This week – a robot assembled a chair from IKEA; how far are we from bionic humans; robotbees on Mars; UK report urges action to combat AI bias; and more!
More than a human
Science fiction is full of augmented people blurring the line between human and a machine but how far are we from those vision to come true? This article looks into our bionic future, from robotic arms to brain-computer interfaces to 3d printed organs.
“You have something on your tooth”
“Oh, that’s just my sensor. It keeps track of what I eat”
A retired professor from the National Chung Cheng University in Taiwan published a white paper earlier this month proposing a new class of math that could lead to the birth of machine consciousness. The paper, titled “A Mathematical Framework for Superintelligent Machines,” proposes a new type of math, a class calculus that is “expressive enough to describe and improve its own learning process.” You can read the paper here.
The need for diverse development teams and truly representational data-sets to avoid biases being baked into AI algorithms is one of the core recommendations in a lengthy Lords committee report looking into the economic, ethical and social implications of artificial intelligence, and published today by the upper House of the UK parliament. The committee is also recommending a cross-sector AI Code to try to steer developments in a positive, societally beneficial direction (though not for this to be codified in law) and that AI should not be used to diminish the data rights or privacy of individuals, families or communities.
Another week, another item added to the list of things robots can do now.
The US Army recently announced that it is developing the first drones that can spot and target vehicles and people using artificial intelligence. This is a big step forward. Whereas current military drones are still controlled by people, this new technology will decide who to kill with almost no human involvement.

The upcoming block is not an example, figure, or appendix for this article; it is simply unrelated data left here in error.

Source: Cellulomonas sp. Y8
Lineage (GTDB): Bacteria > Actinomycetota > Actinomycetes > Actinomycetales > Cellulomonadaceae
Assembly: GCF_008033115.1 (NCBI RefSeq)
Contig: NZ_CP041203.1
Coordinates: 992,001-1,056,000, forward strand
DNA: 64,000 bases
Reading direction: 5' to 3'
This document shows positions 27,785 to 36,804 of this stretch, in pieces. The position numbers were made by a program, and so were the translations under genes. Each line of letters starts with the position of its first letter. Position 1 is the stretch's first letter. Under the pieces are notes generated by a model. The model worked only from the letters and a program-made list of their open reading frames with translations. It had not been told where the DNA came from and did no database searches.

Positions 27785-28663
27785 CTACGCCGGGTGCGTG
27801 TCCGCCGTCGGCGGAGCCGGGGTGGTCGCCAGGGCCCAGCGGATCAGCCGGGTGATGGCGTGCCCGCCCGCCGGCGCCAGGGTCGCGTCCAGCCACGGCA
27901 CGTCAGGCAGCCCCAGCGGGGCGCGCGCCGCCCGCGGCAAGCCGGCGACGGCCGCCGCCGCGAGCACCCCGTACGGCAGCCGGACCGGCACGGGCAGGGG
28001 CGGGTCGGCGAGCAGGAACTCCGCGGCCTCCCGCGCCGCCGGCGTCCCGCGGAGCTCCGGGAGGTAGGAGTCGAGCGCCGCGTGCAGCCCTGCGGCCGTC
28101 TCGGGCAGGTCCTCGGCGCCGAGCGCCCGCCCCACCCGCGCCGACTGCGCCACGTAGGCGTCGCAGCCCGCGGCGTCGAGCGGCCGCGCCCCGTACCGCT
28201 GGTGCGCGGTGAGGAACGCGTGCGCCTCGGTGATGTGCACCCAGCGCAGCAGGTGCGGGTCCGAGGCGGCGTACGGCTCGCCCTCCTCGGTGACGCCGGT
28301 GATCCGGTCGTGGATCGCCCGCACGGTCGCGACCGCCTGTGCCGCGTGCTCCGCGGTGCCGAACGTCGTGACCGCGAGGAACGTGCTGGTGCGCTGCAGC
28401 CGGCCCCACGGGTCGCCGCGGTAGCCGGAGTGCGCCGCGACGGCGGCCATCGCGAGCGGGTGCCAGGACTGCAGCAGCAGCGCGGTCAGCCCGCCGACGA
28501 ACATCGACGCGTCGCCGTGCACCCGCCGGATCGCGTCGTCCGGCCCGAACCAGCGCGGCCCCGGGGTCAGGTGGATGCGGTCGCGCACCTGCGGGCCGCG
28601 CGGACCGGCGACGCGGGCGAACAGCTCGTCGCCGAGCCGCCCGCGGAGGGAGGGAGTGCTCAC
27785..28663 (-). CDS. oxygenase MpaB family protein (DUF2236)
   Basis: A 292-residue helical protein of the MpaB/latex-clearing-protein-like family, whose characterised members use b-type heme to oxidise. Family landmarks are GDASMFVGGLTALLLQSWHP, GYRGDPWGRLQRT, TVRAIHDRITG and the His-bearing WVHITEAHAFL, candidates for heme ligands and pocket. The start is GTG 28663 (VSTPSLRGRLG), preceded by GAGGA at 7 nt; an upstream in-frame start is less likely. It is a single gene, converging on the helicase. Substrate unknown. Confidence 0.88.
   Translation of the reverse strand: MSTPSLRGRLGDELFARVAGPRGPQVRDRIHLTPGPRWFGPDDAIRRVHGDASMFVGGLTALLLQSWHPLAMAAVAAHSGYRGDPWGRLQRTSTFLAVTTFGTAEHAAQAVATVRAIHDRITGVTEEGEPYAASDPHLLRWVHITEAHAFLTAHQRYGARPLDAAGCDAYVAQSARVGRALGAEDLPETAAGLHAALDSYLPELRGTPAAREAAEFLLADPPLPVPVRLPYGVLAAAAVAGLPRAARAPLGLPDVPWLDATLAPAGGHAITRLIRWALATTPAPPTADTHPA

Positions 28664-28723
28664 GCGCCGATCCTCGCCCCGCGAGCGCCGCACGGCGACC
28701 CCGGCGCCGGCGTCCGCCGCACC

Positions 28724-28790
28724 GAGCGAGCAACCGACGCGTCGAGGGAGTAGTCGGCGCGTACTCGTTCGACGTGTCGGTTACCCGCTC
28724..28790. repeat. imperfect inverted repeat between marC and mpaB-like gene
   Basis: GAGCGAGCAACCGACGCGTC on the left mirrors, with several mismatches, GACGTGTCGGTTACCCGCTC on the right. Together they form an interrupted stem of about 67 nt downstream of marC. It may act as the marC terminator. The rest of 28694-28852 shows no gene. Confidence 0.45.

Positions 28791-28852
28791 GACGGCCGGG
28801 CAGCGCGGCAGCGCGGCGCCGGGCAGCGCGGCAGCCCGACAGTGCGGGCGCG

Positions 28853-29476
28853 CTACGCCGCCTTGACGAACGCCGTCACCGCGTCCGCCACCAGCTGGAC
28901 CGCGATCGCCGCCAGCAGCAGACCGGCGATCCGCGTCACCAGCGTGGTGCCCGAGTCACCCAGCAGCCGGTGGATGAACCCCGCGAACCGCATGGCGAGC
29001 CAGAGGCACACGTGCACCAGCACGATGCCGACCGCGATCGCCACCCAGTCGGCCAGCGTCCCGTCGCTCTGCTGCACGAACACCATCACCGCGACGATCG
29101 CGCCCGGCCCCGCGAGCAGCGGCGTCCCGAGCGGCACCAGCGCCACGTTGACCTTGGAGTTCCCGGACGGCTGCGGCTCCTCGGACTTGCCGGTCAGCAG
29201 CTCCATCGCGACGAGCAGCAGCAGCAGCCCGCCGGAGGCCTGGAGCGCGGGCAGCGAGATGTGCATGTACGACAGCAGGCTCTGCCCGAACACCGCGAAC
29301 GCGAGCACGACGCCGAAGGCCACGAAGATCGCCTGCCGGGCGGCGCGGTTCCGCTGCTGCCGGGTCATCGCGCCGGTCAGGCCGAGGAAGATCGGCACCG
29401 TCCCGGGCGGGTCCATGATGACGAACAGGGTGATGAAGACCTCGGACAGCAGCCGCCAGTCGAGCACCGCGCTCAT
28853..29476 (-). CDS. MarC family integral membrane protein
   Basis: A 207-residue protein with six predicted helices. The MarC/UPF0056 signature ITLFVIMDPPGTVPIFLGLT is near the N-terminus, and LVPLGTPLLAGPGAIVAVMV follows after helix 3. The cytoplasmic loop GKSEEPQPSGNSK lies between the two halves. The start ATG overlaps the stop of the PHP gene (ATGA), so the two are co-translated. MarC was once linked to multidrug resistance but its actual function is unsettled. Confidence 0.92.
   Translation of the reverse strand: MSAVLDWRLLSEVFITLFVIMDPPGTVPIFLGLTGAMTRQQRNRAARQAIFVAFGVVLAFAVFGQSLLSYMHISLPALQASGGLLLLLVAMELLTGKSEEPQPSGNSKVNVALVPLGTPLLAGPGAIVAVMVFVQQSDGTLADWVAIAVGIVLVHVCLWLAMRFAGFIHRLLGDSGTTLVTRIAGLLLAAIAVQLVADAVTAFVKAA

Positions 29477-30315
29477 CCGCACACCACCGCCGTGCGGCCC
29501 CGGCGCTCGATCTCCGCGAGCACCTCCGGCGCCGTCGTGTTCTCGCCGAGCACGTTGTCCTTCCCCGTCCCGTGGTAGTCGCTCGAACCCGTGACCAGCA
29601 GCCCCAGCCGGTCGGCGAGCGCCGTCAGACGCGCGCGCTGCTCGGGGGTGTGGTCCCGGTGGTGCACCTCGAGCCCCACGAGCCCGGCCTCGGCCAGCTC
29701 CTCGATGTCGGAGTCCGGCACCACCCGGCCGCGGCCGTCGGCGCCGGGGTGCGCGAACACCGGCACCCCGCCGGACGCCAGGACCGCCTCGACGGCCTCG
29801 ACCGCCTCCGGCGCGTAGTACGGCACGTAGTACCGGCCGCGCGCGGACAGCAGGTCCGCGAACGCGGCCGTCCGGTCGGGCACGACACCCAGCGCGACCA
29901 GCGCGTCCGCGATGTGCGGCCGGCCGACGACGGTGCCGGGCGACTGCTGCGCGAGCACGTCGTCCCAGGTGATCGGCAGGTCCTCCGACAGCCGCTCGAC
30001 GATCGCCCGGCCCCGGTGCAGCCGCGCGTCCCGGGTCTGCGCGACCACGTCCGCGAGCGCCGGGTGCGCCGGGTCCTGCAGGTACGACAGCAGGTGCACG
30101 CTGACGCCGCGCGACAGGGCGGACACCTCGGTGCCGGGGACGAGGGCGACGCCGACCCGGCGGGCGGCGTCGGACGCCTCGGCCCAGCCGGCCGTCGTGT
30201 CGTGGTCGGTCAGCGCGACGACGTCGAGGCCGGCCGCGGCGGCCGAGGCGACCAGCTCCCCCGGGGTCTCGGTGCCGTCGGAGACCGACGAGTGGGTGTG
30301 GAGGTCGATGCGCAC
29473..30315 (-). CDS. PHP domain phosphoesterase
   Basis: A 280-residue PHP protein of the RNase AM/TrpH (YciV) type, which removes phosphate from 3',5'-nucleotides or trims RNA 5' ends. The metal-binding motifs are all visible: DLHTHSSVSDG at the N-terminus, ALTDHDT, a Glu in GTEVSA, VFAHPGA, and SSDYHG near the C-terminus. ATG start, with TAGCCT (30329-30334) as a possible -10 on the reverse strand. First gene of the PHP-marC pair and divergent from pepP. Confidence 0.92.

NASA is looking into sending a swarm of robotic bees to Mars and they employed a team or researchers and engineers to develop prototypes that will collect samples from Mars and map the planet. The robots, coined “Marsbees”, will help researchers collect more accurate data to create topographic maps of the planet and go where no other Mars rover went before.
Guardian lists five robots whose creators took lessons from nature.
With UAVs becoming cheaper and more sophisticated every year, the likelihood of using them as a weapon grows. To counter the threats posed by small drones, the U.S. military may have to rapidly step up its R&D timeframes, according to a new report commissioned by the U.S. Army.
Researchers have harnessed the popular gene-editing tool CRISPR–Cas9 to turn DNA into a sensitive recording device that can document the duration and order of events within cells — and even erase and re-record information in the same genome.